Results 1  10
of
15
19831993: The Wonder Years of Sequential Prolog Implementation
, 1993
"... This report surveys the major developments in sequential Prolog implementation during the period 19831993. In this decade, implementation technology has matured to such a degree that Prolog has left the university and become useful in industry. The survey is divided into four parts. The first part ..."
Abstract

Cited by 49 (4 self)
 Add to MetaCart
This report surveys the major developments in sequential Prolog implementation during the period 19831993. In this decade, implementation technology has matured to such a degree that Prolog has left the university and become useful in industry. The survey is divided into four parts. The first part gives an overview of the important technical developments starting with the Warren Abstract Machine (WAM). The second part presents the history and the contributions of the major software and hardware systems. The third part charts the evolution of Prolog performance since Warren's DEC10 compiler. The fourth part extrapolates current trends regarding the evolution of sequential logic languages, their implementation, and their role in the marketplace.
A SemiFunctional Implementation of a HigherOrder Logic Programming Language
 Topics in Advanced Language Implementation
, 1991
"... ions *) and varbind = Varbind of string * term (* Variable binders , Type *) In the implementation of the term language and the type checker, we have two constants type and pi. And, yes, type is a type, though this could be avoided by introducing universes (see [16]) without any changes to the code ..."
Abstract

Cited by 35 (0 self)
 Add to MetaCart
ions *) and varbind = Varbind of string * term (* Variable binders , Type *) In the implementation of the term language and the type checker, we have two constants type and pi. And, yes, type is a type, though this could be avoided by introducing universes (see [16]) without any changes to the code of the unifier. As is customary, we use A ! B as an abbreviation for \Pix : A: B if x does not occur free in B. Also, however, \Pix : A: B is an abbreviation for the application pi A (x : A: B). In our formulation, then, the constant pi has type \PiA : type: ((A ! type) ! type). As an example consider a predicate constant eq of type \PiA : type: A ! A ! o (where o is the type of formulas as indicated in Section 9). The single clause eqAM M: correctly models equality, that is, a goal of the form eq AM N will succeed if M and N are unifiable. The fact that unification now has to branch can be seen by considering the goal eq int (F 1 1) 1 which has three solutions for the functional logic var...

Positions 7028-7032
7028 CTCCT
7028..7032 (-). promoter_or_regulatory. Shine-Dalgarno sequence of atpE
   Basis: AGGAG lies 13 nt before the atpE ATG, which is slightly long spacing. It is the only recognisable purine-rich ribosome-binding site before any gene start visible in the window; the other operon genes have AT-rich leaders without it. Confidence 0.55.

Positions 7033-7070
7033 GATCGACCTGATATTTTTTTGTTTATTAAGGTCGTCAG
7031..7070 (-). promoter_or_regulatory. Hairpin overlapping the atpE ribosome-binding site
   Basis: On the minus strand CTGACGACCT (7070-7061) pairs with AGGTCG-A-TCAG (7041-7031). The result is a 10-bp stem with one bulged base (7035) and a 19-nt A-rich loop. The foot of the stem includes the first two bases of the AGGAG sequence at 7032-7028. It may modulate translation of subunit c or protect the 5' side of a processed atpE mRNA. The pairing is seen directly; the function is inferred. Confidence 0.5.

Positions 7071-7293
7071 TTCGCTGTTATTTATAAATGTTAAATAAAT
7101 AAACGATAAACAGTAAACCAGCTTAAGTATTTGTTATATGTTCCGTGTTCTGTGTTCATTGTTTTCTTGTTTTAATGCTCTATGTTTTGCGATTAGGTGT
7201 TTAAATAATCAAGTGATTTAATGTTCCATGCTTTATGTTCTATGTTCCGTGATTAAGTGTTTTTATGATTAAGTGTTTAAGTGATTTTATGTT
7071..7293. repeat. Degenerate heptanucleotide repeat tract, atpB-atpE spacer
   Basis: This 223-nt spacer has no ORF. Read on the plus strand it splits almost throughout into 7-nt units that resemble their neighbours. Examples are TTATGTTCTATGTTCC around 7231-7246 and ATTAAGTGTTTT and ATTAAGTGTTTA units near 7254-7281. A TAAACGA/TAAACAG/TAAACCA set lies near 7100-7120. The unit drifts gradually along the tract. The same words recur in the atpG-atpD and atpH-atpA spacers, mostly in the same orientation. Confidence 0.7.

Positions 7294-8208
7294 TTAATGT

Practical RefinementType Checking
, 1997
"... Refinement types allow many more properties of programs to be expressed and statically checked than conventional type systems. We present a practical algorithm for refinementtype checking in a calculus enriched with refinementtype annotations. We prove that our basic algorithm is sound and comple ..."
Abstract

Cited by 34 (1 self)
 Add to MetaCart
Refinement types allow many more properties of programs to be expressed and statically checked than conventional type systems. We present a practical algorithm for refinementtype checking in a calculus enriched with refinementtype annotations. We prove that our basic algorithm is sound and complete, and show that every term which has a refinement type can be annotated as required by our algorithm. Our positive experience with an implementation of an extension of this algorithm to the full core language of Standard ML demonstrates that refinement types can be a practical program development tool in a realistic programming language. The required refinement type definitions and annotations are not much of a burden and serve as formal, machinechecked explanations of code invariants which otherwise would remain implicit. 1 Introduction The advantages of staticallytyped programming languages are well known, and have been described many times (e.g. see [Car97]). However, conventional ty...
From Interpreter to Logic Engine by Defunctionalization
, 2004
"... Starting from a continuationbased interpreter for a simple logic programming language, propositional Prolog with cut, we derive the corresponding logic engine in the form of an abstract machine. The derivation originates in previous work (our article at PPDP 2003) where it was applied to the la ..."
Abstract

Cited by 19 (12 self)
 Add to MetaCart
Starting from a continuationbased interpreter for a simple logic programming language, propositional Prolog with cut, we derive the corresponding logic engine in the form of an abstract machine. The derivation originates in previous work (our article at PPDP 2003) where it was applied to the lambdacalculus. The key transformation here is Reynolds's defunctionalization that transforms a tailrecursive, continuationpassing interpreter into a transition system, i.e., an abstract machine. Similar denotational and operational semantics were studied by de Bruin and de Vink (their article at TAPSOFT 1989), and we compare their study with our derivation. Additionally, we present a directstyle interpreter of propositional Prolog expressed with control operators for delimited continuations.
Making Exhaustive Search Programs Deterministic, Part II
 New Generation Computing
"... This paper complements the previous paper \Making Exhaustive Search Programs Deterministic" which showed a systematic method for compiling a Hornclause program for exhaustive search into a GHC program or a Prolog program with no backtracking. This time we present a systematic method for deriving a ..."
Abstract

Cited by 18 (4 self)
 Add to MetaCart